Our Take: Diverging Views on Policy vs. Price

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Western oil firms have historically opposed government interference, but unprecedented intervention amid the current energy crisis — and wider incentive structures driving the energy transition — see them now favoring government direction over price signals to guide investment decisions. Some leading national oil companies (NOCs), on the other hand, still view conventional price signals as the key indicator of industry investment.

  • Speaking at the Energy Intelligence Forum in London this week, Saudi Aramco CEO Amin Nasser suggested crude oil — whose benchmark Brent has fallen by some $30 per barrel over the past four months, to around $90 — was improperly priced despite near-term recession concerns given ultra-tight supply fundamentals. Nasser warned that oil was fast-approaching the same state as global gas/LNG markets, which effectively have no spare capacity. “We see only short-cycle projects coming on with quick profits, but not long-term projects that will sustain a plateau for a longer period of time,” he told delegates. Aramco’s own 1 million barrel per day capacity expansion will take until 2027 to complete.

  • Nasser acknowledged that pressure from investors and policymakers was keeping a lid on wider upstream investment independent of prices, but his emphasis on price signal disconnects misses the more fundamental shift in play around how Western companies decide how to direct capital. Shell CEO Ben van Beurden said that energy infrastructure and capacity shortages could not be solved by consumers simply paying an energy security premium for oil or gas. “You don’t get there by paying a little bit more for Saudi crude — you get there by a deliberate policy that prepares that,” he told the Forum.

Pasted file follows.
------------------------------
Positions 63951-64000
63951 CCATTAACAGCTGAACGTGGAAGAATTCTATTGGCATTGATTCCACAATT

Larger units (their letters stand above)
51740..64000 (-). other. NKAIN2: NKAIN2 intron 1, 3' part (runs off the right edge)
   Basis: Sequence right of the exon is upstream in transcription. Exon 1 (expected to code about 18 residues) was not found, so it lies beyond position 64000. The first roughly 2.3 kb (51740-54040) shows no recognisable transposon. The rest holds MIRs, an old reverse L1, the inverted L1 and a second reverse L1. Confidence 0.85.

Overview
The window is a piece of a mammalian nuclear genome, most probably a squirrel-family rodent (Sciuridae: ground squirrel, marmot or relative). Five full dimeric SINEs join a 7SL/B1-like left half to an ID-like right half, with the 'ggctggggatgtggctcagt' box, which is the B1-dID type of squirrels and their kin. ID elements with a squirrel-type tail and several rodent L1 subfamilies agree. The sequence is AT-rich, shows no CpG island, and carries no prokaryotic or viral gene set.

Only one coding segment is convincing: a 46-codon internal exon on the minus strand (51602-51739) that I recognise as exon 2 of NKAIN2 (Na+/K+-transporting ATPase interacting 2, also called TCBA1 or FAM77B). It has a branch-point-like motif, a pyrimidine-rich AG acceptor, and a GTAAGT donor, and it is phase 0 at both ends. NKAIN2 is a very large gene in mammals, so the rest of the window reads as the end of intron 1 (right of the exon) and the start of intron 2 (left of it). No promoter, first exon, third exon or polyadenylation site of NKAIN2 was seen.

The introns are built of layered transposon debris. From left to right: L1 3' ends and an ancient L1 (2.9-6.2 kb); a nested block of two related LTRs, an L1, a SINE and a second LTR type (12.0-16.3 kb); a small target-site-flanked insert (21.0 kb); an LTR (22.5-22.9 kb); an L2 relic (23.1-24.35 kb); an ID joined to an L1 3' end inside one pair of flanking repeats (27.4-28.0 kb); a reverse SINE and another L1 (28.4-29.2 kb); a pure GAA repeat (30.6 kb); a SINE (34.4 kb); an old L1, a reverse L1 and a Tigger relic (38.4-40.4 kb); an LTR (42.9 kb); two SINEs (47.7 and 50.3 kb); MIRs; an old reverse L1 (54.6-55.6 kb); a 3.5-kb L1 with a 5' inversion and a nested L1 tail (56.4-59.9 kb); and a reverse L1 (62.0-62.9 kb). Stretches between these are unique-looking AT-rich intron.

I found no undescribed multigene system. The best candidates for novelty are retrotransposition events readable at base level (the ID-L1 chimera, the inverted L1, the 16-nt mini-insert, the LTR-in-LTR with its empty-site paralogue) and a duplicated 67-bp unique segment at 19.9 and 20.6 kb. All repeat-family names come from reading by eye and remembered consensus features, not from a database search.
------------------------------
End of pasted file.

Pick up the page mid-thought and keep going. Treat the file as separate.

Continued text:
• We note that even when oil prices were riding high above $100 earlier this year, international oil companies were still holding off on committing funds to longer-term projects, with Van Beurden pointing out that multibillion-dollar hikes in capex were not something that could be done overnight. US shale companies have similarly detached from tying higher investment to higher prices. Further complicating matters are recent increases in interest rates — of which there are likely more to come — which raise the cost of capital for project developers, as noted by former BP CEO Bob Dudley, now chairman of the Oil & Gas Climate Initiative.

  • Approvals for energy infrastructure projects in Europe are being held up. Cepsa CEO Maarten Wetselaar noted how the continent was looking to import more LNG to replace Russian pipeline gas but that LNG projects took five-six years to bring onstream and needed to be underpinned by a 20-year supply contract. There is plenty of capital willing to help address this issue but there is a “bottleneck” in permitting and regulatory issues, Wetselaar said. “It’s a very boring topic but that is what politicians need to do to help us to get this transition going with urgency.”

Capital Spending, Upstream Projects, ENERGY INTELLIGENCE FORUM 2022, Policy and Regulation
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